I was involved in a recent discussion about one of my books (Within the Law) and the subject of adoption; it’s a topic discussed in the story.
Most of us view adoption as the concept of bringing a child into your home that was biologically born to someone else and raising that child as your own, a member of your family, and loving and caring for that child as a parent should. The online Free Dictionary defines adoption as: “adoption - a legal proceeding that creates a parent-child relation between persons not related by blood; the adopted child is entitled to all privileges belonging to a natural child of the adoptive parents (including the right to inherit)”. Some of these children are orphaned, other may have living biological parents who cannot, for health, finances, or age, provide a healthy home and choose to give their child a better chance at life.
Just as there are varied reasons why a child is available for adoption, there are also many reasons why parents seek to adopt. Some couples are physically unable to conceive, some choose not to conceive sometimes due to a hereditary condition, singles and same-sex couples often choose adoption over surrogacy or in-vitro, and sometimes people simply have room in their hearts and homes for another child. Whatever the reason, the result is a child growing up in a loving home and parents experiencing the joy and feelings of love that goes with raising a child. It’s a win-win for all. The concept of adoption isn’t new; it goes as far back as Moses being raised by Pharaoh’s daughter and other biblical stories.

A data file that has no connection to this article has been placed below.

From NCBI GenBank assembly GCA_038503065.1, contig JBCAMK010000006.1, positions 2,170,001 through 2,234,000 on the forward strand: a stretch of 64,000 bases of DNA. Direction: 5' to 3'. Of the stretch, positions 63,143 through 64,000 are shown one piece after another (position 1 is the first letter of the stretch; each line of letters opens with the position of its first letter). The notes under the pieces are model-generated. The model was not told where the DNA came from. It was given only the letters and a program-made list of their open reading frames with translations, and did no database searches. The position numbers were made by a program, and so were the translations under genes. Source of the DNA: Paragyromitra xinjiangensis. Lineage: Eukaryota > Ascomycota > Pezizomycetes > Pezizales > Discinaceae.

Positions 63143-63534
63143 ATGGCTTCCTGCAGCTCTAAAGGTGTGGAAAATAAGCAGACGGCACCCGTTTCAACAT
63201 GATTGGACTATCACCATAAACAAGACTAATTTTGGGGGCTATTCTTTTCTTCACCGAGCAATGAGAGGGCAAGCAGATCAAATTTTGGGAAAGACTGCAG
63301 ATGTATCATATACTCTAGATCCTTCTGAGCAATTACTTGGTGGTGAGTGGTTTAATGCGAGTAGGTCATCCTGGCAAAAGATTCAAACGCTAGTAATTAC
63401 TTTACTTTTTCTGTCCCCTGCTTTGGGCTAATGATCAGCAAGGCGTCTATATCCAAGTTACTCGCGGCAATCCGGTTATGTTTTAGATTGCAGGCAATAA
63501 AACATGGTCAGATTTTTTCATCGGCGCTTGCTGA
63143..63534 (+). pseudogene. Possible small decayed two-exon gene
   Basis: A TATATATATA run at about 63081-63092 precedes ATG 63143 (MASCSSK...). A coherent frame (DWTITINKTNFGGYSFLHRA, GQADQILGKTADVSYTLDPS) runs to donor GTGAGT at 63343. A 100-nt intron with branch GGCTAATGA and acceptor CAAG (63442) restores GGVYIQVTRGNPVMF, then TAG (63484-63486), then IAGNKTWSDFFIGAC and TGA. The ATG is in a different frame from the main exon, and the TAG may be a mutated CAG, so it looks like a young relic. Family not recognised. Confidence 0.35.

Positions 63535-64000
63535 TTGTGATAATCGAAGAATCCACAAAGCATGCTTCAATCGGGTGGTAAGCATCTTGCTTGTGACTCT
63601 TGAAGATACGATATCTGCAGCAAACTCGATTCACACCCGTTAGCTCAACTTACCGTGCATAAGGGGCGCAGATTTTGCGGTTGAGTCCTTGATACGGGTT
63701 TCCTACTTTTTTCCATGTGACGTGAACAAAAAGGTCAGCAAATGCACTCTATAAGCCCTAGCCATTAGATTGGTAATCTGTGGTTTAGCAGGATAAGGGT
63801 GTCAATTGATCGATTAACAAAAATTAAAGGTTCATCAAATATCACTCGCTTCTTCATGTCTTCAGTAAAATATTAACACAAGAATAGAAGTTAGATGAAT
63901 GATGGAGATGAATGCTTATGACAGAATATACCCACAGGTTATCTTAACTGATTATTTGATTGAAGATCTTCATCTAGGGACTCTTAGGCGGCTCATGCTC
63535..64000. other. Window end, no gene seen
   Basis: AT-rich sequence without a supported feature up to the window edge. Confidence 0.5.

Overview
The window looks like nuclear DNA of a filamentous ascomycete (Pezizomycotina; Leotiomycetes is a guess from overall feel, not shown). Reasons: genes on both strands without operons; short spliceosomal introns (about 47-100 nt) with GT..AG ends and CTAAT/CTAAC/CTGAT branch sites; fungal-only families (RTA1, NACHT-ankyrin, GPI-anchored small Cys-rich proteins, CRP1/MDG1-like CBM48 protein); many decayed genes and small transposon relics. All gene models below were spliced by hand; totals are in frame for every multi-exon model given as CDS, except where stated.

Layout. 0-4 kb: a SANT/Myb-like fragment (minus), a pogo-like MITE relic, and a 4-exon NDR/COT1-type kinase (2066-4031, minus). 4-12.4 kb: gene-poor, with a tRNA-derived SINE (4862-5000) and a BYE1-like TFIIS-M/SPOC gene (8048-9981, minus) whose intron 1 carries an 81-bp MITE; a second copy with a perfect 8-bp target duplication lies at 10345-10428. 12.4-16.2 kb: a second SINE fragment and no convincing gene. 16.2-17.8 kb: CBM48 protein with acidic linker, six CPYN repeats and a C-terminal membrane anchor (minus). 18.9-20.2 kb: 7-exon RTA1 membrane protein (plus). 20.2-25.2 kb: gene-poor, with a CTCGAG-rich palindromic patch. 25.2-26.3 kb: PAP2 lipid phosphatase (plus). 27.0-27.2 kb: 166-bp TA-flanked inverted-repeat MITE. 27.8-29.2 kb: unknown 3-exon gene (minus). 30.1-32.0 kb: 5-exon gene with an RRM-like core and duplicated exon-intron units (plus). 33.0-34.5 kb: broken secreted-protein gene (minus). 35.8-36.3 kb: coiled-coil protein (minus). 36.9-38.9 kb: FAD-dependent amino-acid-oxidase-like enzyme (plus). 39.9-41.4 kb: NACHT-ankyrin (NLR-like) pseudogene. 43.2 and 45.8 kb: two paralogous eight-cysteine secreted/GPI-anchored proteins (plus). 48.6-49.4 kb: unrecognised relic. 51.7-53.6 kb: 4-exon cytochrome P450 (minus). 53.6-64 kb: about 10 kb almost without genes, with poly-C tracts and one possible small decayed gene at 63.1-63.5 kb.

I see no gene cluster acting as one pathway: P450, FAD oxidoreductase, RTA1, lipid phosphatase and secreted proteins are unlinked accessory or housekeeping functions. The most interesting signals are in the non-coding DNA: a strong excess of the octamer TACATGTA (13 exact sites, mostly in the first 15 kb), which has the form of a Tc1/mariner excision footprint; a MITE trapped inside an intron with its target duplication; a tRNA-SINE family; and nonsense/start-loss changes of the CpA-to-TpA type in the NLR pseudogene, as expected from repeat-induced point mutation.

In my book one of my characters worries about her future husband’s desire and willingness to raise and love “someone else’s child”. (He was all for it btw.) Do we really need a blood connection to love? No, not at all — millions of couples definitely not related by bloodlines manage to love each other just fine. Best friends are often found outside of the family structure and yet bonds are strong. And even the love shared between pets and owners can go tremendously deep. Blood is not a necessary ingredient; the ability to love is the only mandate.
Adopting a child is more complicated than just going to a store and making a choice. Thoroughly investigate your options and local laws governing the process. There are private and public adoption agencies. There are newborns where you actually get to meet the expectant mother [different states regulate expenses the new parents could or should contribute to the pregnancy], or arrange to meet the child shortly after birth. And there are older children, toddlers through teens, some who are recently orphaned, abandoned or have been in the foster system for a while. Meet with adoption counselors and a lawyer to fully understand what is ahead for you and the best options for both you and your adopted child.
Applying to adopt takes time, but then so does a pregnancy, and there is almost always a waiting period until that adoption is actually finalized. The child you adopt doesn’t need to be a matching race or religion; speak to your spiritual advisor if you have questions about raising your child in your faith.
It’s all attainable and it is all rewarding.